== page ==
Daily NK: Angry North Koreans Attacking, Killing Secret Police

The Daily NK is reporting on “an explosion in the number of casualties resulting from popular resentment” of the series of draconian economic diktats I call The Great Confiscation. These include the cancellation and reissue of the currency, which wiped out the savings of millions of people overnight; the ban on foreign currency; and the closure of markets — first in Pyongyang, and if rumors are accurate, in Chongjin and Hamhung this spring. Via Curtis, we have North Korean confirmation that in addition to restoring total dependence on the state, the moves were also designed, to restate matters bluntly, to screw the people and steal their money, even if it starves them.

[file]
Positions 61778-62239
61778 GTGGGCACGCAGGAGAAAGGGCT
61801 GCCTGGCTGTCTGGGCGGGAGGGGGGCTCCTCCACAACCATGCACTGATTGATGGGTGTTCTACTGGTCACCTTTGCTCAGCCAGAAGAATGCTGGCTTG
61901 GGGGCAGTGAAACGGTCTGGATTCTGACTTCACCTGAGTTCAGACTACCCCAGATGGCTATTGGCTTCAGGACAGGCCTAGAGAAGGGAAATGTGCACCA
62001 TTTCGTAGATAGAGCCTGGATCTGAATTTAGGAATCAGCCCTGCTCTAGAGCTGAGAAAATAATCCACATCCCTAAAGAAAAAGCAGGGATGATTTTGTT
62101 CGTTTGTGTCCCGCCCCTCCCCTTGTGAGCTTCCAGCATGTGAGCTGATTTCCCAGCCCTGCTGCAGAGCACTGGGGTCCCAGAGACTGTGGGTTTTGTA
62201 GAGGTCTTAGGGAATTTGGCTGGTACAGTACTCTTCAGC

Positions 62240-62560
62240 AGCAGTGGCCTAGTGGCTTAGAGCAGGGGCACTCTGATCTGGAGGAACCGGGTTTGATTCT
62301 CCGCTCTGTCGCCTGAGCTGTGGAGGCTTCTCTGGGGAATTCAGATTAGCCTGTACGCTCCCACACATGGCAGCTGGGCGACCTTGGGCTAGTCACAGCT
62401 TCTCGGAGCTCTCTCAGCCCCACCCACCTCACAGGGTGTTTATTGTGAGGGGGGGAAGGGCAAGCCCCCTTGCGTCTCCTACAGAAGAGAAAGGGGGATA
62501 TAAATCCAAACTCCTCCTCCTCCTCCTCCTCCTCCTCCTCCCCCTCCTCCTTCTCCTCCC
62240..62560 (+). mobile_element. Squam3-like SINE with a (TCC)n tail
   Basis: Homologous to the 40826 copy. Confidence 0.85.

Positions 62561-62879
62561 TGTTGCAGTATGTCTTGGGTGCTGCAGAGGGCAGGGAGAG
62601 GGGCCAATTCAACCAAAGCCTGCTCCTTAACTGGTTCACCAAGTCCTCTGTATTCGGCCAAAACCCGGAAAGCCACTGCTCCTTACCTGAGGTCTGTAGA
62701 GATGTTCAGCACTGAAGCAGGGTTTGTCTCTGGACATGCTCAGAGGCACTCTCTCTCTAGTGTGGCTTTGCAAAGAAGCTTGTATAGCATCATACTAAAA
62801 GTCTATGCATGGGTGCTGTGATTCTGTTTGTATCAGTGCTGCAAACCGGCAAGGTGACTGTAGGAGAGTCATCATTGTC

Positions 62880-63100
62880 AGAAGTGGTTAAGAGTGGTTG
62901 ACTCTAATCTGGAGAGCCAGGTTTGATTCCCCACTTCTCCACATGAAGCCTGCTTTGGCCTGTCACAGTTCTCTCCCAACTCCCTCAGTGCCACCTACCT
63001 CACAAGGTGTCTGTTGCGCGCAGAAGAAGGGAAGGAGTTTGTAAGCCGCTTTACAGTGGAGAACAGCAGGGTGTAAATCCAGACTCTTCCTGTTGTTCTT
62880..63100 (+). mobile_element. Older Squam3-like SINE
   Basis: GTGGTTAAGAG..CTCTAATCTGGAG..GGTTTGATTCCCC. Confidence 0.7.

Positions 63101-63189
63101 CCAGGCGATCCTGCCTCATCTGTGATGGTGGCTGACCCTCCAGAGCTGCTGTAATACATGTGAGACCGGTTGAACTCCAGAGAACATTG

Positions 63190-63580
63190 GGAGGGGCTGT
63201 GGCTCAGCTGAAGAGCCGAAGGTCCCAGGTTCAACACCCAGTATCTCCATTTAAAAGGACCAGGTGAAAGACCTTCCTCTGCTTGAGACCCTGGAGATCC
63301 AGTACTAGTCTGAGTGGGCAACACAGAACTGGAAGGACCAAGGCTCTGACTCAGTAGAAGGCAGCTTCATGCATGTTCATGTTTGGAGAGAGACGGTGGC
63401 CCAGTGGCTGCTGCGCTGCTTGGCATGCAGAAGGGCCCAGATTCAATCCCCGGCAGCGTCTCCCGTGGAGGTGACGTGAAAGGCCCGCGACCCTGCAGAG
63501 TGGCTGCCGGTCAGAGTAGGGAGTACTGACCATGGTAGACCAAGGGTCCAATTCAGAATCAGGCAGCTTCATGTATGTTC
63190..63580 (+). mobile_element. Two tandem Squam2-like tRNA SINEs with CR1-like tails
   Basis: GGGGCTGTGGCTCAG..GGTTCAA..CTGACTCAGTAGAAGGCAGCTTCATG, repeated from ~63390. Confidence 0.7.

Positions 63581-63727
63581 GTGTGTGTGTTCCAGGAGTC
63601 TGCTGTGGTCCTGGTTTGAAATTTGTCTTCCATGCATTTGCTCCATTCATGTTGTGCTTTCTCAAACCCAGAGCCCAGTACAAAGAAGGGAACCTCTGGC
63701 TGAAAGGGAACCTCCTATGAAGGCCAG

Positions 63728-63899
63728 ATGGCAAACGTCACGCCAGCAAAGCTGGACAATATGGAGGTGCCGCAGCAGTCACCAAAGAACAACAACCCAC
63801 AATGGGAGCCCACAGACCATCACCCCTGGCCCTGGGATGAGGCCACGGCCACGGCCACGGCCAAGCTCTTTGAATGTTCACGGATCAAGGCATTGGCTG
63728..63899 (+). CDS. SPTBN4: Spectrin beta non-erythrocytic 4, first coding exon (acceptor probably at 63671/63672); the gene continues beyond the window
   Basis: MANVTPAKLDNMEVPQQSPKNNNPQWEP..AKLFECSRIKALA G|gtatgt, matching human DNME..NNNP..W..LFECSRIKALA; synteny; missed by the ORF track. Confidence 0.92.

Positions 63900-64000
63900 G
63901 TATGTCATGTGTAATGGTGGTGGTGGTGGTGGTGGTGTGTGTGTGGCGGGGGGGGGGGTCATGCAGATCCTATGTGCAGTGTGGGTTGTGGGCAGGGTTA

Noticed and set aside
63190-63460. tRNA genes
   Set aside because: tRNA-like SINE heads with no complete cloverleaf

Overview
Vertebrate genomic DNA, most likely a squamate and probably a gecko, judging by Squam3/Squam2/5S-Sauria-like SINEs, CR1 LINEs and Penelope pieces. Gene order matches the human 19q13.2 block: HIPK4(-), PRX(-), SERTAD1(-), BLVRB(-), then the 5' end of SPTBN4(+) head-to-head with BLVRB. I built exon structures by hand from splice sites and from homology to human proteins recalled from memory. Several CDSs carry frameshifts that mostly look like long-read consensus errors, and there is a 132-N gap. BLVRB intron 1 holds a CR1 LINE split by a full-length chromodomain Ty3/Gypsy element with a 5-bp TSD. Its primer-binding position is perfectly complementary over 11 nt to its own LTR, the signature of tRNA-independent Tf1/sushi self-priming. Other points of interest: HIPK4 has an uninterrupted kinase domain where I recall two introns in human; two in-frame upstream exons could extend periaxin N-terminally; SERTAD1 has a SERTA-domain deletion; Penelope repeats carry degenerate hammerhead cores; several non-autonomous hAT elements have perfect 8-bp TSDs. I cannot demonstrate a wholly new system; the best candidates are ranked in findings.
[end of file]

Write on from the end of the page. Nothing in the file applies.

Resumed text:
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[Thanks to Curtis, by the way, for the sweet overlay.]

Not surprisingly, this made a lot of North Koreans very angry. More surprisingly, North Koreans are so angry that a lot of them aren’t hiding it. Instead, they’re on the verge of open rebellion. Among the disturbances that followed the Great Confiscation were angry protests by ajummas in the markets, people burning piles of currency in protest, and a riot in Hamhung that ended with 12 executions. And that is not all:

[I]n Pyongsung, North Pyongan Province, normally one of the key distribution centers in North Korea, there have been several incidents of agents from the People’s Safety Agency (PSA), the organization charged with cracking down on the smuggling of food and other officially “immoral” acts, being attacked by unidentified assailants.